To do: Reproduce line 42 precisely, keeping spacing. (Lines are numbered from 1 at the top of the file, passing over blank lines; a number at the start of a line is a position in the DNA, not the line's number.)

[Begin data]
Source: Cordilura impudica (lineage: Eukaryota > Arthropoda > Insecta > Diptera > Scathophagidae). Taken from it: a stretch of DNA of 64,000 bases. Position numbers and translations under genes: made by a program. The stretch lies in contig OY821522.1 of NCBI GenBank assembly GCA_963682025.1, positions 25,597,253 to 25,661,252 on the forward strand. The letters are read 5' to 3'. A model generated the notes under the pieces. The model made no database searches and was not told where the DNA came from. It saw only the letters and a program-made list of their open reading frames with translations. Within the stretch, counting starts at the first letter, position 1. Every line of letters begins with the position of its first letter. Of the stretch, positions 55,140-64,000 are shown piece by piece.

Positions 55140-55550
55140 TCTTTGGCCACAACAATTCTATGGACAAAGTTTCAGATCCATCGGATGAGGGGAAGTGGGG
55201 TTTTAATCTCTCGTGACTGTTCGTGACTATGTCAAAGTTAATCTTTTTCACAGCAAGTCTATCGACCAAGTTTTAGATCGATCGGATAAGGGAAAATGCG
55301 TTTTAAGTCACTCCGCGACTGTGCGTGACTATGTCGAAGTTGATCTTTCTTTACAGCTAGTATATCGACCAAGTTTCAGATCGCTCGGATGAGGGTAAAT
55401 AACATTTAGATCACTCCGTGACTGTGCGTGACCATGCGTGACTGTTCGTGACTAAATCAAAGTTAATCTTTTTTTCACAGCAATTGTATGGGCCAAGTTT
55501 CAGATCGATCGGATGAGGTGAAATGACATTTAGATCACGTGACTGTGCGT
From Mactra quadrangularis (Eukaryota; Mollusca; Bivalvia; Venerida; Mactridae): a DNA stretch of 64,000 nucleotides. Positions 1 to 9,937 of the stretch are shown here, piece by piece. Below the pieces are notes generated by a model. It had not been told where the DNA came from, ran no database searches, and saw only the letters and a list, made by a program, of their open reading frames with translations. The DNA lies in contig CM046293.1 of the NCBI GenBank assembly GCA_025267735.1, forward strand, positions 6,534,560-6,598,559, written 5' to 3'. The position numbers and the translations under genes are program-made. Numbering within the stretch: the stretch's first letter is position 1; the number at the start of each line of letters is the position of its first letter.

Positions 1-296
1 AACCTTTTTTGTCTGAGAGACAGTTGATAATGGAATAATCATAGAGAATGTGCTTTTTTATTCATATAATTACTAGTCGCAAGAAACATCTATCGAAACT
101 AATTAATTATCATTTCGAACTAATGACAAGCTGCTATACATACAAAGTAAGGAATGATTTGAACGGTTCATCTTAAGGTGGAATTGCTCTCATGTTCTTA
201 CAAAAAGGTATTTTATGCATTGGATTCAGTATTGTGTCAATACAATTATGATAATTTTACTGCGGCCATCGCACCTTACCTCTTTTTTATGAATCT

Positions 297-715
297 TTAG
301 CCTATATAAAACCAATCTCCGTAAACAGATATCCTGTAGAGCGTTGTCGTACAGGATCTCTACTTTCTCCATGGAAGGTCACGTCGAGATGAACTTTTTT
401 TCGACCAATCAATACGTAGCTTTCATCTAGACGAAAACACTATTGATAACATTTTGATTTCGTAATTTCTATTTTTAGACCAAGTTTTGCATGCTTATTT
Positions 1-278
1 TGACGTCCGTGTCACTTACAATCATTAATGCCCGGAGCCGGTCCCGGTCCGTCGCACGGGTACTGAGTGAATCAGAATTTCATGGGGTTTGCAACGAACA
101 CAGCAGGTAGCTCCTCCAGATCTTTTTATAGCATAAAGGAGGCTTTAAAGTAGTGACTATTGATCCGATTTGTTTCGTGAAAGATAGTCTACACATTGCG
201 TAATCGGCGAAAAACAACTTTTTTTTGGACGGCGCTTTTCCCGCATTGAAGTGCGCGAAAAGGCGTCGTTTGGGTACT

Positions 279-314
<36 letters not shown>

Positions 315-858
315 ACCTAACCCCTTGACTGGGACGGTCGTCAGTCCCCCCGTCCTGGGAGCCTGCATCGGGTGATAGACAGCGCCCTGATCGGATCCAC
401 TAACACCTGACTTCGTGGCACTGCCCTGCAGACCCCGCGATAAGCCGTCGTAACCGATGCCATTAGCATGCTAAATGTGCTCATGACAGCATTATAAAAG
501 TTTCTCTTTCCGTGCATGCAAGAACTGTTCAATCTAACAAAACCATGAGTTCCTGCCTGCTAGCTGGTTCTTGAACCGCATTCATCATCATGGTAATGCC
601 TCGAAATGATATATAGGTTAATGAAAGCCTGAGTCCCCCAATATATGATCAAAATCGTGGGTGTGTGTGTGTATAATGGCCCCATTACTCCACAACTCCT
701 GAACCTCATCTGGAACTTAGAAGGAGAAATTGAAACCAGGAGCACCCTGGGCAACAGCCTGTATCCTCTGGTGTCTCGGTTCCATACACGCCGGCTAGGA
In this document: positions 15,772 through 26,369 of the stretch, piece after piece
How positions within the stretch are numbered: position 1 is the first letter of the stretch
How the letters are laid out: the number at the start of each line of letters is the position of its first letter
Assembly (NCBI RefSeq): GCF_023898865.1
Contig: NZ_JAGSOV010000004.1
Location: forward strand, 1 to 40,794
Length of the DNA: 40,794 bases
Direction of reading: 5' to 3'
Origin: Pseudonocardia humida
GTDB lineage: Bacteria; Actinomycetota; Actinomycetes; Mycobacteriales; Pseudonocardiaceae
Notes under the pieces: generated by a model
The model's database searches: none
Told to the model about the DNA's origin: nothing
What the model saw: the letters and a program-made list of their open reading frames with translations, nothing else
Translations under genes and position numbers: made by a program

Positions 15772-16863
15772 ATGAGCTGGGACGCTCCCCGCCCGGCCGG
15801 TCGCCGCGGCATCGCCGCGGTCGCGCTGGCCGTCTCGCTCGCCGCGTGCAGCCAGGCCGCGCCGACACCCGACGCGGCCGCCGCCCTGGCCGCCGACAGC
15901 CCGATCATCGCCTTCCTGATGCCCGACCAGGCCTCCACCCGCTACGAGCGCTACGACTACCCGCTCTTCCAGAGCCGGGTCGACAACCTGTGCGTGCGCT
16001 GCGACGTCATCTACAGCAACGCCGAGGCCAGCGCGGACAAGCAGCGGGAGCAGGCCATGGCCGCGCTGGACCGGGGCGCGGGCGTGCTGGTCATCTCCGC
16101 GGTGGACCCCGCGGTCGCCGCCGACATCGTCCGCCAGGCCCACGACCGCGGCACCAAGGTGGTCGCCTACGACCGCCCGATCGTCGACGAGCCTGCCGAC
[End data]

What the model saw: the letters and a program-made list of their open reading frames with translations, nothing else